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Temporal range: upper Devonianpresent, 365–0 Ma
The amphipod Bathyporeia elegans with an egg in its marsupium
Scientific classification Edit this classification
Domain: Eukaryota
Kingdom: Animalia
Phylum: Arthropoda
Class: Malacostraca
Subclass: Eumalacostraca
Superorder: Peracarida
Calman, 1904 [1]

The superorder Peracarida is a large group of malacostracan crustaceans, having members in marine, freshwater, and terrestrial habitats. They are chiefly defined by the presence of a brood pouch, or marsupium, formed from thin flattened plates (oostegites) borne on the basalmost segments of the legs.[2] Peracarida is one of the largest crustacean taxa and includes about 12,000 species. Most members are less than 2 cm (0.8 in) in length,[3] but the largest is probably the giant isopod (Bathynomus giganteus) which can reach 76 cm (30 in). The earliest known perecaridian was Oxyuropoda ligioides, a fossil of which has been found dating to the Late Devonian (more than 360 mya) of Ireland.[4]


General bauplan of a peracarid mandibula: 1. Molar process; 2. Spine row; 3. Lacinia mobilis; 4. Incisor process; 5. Palp

The most obvious characteristic of the group is the marsupium in females. This brood pouch is enclosed by the large, flexible oostergites, bristly flaps which extend from the basal segments of the thoracic appendages, which form the floor of a chamber roofed by the animal's sternum. This chamber is where the eggs are brooded, development being direct in most cases.[3] Other characteristics include the possession of a single pair of maxillipeds (rarely 2–3), of mandibles with an articulated accessory process between the molar and incisor teeth in the adults (called the lacinia mobilis), and of a carapace which is often reduced in size and is not fused with the posterior thoracic somites.[5] In some orders, the young hatch at a post-larval, prejuvenile stage called a manca which lacks the last pair of legs.[5] In the underground order Thermosbaenacea, there are no oostergites and the carapace of the female is expanded to form a dorsal marsupium.[3]


There is some disagreement as to which orders should be included within Peracarida. The World Register of Marine Species WoRMS (2023) includes the following 12 orders:[6]

Of these Bochusacea, Ingolfiellida and Stygiomysida have been added since the classification of Martin & Davies (2001).[7] Ruppert et al. (2004) excluded Thermosbaenacea and placed it in a separate order, Pancarida. They also still kept Lophogastrida, Mysida and Pygocephalomorpha in a single order Mysidacea,[3] an arrangement that was disputed by Meland and Willassen (2007) since molecular data shows that the three orders are not closely related.[8]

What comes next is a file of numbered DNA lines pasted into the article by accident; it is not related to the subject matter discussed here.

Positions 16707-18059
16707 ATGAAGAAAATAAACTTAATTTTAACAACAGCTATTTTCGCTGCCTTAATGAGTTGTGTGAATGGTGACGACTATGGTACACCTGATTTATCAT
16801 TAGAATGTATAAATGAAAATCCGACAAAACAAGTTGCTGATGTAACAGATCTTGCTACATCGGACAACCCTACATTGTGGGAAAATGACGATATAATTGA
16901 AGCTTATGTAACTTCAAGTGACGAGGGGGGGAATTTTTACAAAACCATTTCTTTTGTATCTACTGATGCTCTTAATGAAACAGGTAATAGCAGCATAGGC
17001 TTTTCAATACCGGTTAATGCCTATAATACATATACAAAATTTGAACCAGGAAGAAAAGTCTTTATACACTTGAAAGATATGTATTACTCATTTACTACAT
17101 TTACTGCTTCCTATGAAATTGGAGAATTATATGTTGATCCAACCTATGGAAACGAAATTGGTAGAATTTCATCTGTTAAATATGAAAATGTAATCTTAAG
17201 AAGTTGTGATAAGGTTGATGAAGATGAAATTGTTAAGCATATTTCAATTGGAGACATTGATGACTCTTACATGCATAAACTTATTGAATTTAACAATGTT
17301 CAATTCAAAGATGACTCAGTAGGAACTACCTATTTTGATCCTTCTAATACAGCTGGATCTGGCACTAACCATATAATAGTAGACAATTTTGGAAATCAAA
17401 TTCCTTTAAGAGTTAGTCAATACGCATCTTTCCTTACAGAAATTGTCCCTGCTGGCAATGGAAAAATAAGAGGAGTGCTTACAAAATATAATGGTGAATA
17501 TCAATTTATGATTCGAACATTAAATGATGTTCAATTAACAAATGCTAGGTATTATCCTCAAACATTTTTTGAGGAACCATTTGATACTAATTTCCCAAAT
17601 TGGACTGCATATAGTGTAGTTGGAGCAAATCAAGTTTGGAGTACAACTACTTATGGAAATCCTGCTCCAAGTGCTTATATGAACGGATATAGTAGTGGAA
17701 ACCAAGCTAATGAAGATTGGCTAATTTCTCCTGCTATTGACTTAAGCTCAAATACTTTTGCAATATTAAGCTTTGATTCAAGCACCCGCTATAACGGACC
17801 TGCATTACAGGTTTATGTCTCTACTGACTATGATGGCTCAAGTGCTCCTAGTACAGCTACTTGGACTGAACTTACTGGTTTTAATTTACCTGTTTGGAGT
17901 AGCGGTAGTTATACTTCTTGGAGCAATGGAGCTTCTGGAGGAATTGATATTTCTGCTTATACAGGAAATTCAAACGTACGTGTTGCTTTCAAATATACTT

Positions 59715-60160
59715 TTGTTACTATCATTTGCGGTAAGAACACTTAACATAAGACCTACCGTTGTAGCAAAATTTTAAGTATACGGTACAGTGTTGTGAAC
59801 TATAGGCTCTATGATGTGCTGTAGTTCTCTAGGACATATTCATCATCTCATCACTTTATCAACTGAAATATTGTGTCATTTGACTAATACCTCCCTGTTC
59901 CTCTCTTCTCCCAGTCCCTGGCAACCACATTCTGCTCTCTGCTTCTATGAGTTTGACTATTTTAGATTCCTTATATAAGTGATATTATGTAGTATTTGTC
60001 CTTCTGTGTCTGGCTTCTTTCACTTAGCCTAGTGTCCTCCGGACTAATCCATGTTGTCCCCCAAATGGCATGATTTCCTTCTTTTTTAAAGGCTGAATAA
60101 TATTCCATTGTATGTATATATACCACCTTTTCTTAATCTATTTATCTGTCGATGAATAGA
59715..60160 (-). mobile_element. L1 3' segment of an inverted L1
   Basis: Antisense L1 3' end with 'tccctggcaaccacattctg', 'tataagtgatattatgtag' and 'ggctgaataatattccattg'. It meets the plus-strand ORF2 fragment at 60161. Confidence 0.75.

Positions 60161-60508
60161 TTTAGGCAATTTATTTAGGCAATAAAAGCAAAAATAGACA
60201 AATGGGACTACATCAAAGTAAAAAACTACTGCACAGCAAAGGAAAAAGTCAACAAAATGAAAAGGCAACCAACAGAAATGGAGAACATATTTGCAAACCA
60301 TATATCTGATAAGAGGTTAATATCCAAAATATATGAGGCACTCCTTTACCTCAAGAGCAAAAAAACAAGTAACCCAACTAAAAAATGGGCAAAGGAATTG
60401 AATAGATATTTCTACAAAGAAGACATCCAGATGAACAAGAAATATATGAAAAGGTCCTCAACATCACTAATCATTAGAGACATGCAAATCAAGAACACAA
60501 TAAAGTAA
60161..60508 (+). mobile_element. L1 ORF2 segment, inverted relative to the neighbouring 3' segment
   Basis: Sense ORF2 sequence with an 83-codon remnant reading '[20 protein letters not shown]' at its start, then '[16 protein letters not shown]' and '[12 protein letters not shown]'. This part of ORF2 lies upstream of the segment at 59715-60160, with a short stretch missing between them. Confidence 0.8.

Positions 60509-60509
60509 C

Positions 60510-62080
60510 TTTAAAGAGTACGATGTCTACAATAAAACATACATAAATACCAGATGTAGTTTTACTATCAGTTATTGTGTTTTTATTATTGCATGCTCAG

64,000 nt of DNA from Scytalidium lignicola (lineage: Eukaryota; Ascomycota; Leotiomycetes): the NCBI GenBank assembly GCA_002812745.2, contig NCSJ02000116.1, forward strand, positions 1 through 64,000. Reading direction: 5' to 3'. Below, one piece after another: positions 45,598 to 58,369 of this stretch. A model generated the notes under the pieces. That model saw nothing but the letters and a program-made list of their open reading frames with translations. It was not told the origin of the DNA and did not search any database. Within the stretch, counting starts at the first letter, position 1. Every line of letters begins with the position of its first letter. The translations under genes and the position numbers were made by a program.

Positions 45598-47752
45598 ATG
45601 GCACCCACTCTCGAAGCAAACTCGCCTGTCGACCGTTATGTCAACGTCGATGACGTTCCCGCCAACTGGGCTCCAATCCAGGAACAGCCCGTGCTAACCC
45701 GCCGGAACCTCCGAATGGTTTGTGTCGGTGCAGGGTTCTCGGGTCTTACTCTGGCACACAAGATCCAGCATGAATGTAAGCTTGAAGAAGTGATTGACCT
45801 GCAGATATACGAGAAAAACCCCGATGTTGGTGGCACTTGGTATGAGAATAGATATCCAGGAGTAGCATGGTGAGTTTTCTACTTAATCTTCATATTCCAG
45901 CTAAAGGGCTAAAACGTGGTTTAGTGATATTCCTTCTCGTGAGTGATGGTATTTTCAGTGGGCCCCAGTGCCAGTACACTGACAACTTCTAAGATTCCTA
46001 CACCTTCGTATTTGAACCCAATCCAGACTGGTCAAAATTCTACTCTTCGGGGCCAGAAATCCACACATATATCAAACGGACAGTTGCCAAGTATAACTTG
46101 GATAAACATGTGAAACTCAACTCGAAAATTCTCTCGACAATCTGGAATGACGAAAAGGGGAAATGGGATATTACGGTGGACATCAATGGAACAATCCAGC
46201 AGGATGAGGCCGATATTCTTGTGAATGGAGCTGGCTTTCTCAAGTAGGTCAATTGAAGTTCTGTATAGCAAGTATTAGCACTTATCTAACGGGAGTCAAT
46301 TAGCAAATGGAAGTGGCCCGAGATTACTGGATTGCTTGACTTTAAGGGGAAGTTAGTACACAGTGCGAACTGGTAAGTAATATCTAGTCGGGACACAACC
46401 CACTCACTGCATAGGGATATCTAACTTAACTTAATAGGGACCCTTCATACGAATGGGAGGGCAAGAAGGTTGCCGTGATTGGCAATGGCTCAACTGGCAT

1. ^ W. T. Calman (1904). "On the Classification of the Crustacea Malacostraca" (PDF). Annals and Magazine of Natural History. 13 (74): 144–158. doi:10.1080/00222930408562451.
  2. ^ G. C. B. Poore (2002). "Superorder: Peracarida Calman, 1905". Crustacea: Malacostraca. Syncarida, Peracarida: Isopoda, Tanaidacea, Mictacea, Thermosbaenacea, Spelaeogriphacea. Zoological Catalogue of Australia. Vol. 19.2A. CSIRO Publishing. pp. 24–25. ISBN 978-0-643-06901-5.
  3. ^ a b c d Ruppert, E. E.; Fox, R. S.; Barnes, R. D. (2004). Invertebrate Zoology, 7th edition. Cengage Learning. pp. 651–652. ISBN 978-81-315-0104-7.
  4. ^ Robin, N.; Gueriau, P.; Luque, J.; Jarvis, D.; Daley, A. C.; Vonk, R. (2021). "The oldest peracarid crustacean reveals a Late Devonian freshwater colonization by isopod relatives". Biology Letters. 17 (6). The Royal Society: 20210226. bioRxiv 10.1101/2021.04.25.441336. doi:10.1098/rsbl.2021.0226. ISSN 1744-957X. PMC 8205522. PMID 34129798.
  5. ^ a b "Peracarida". Guide to the marine zooplankton of south eastern Australia. Tasmanian Aquaculture & Fisheries Institute. June 2008. Archived from the original on October 4, 2011. Retrieved August 30, 2011.
  6. ^ Peracarida World Register of Marine Species 5 Aug 2023
  7. ^ Martin, J. W. & G. E. Davis (2001). An Updated Classification of the Recent Crustacea (PDF). Natural History Museum of Los Angeles County. pp. 132 pp.
  8. ^ Meland, K.; Willassen, E. (2007). "The disunity of "Mysidacea" (Crustacea)" (PDF). Molecular Phylogenetics and Evolution. 44 (3): 1083–1104. doi:10.1016/j.ympev.2007.02.009. PMID 17398121.

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